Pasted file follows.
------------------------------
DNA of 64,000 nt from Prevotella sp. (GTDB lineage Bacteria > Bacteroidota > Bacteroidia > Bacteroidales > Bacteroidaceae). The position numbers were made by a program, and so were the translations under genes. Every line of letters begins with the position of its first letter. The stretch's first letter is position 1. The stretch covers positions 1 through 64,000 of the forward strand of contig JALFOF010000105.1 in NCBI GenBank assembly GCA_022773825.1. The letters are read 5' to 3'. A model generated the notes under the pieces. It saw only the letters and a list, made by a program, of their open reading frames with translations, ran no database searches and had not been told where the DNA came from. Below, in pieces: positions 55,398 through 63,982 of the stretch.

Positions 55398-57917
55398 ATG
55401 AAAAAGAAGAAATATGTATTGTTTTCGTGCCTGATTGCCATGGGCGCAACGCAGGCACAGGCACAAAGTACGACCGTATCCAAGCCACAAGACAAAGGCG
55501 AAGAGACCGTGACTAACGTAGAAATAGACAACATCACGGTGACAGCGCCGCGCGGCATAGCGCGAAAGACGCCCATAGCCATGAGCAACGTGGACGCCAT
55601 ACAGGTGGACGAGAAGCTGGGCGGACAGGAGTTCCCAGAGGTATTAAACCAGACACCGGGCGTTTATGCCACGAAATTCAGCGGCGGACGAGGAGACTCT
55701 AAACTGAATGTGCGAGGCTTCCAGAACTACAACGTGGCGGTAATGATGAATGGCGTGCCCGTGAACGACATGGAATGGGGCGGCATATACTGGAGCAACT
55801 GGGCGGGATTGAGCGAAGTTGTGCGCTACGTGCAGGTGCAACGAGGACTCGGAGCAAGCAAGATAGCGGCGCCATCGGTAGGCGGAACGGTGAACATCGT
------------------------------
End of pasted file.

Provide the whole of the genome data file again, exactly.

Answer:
DNA of 64,000 nt from Prevotella sp. (GTDB lineage Bacteria > Bacteroidota > Bacteroidia > Bacteroidales > Bacteroidaceae). The position numbers were made by a program, and so were the translations under genes. Every line of letters begins with the position of its first letter. The stretch's first letter is position 1. The stretch covers positions 1 through 64,000 of the forward strand of contig JALFOF010000105.1 in NCBI GenBank assembly GCA_022773825.1. The letters are read 5' to 3'. A model generated the notes under the pieces. It saw only the letters and a list, made by a program, of their open reading frames with translations, ran no database searches and had not been told where the DNA came from. Below, in pieces: positions 55,398 through 63,982 of the stretch.

Positions 55398-57917
55398 ATG
55401 AAAAAGAAGAAATATGTATTGTTTTCGTGCCTGATTGCCATGGGCGCAACGCAGGCACAGGCACAAAGTACGACCGTATCCAAGCCACAAGACAAAGGCG
55501 AAGAGACCGTGACTAACGTAGAAATAGACAACATCACGGTGACAGCGCCGCGCGGCATAGCGCGAAAGACGCCCATAGCCATGAGCAACGTGGACGCCAT
55601 ACAGGTGGACGAGAAGCTGGGCGGACAGGAGTTCCCAGAGGTATTAAACCAGACACCGGGCGTTTATGCCACGAAATTCAGCGGCGGACGAGGAGACTCT
55701 AAACTGAATGTGCGAGGCTTCCAGAACTACAACGTGGCGGTAATGATGAATGGCGTGCCCGTGAACGACATGGAATGGGGCGGCATATACTGGAGCAACT
55801 GGGCGGGATTGAGCGAAGTTGTGCGCTACGTGCAGGTGCAACGAGGACTCGGAGCAAGCAAGATAGCGGCGCCATCGGTAGGCGGAACGGTGAACATCGT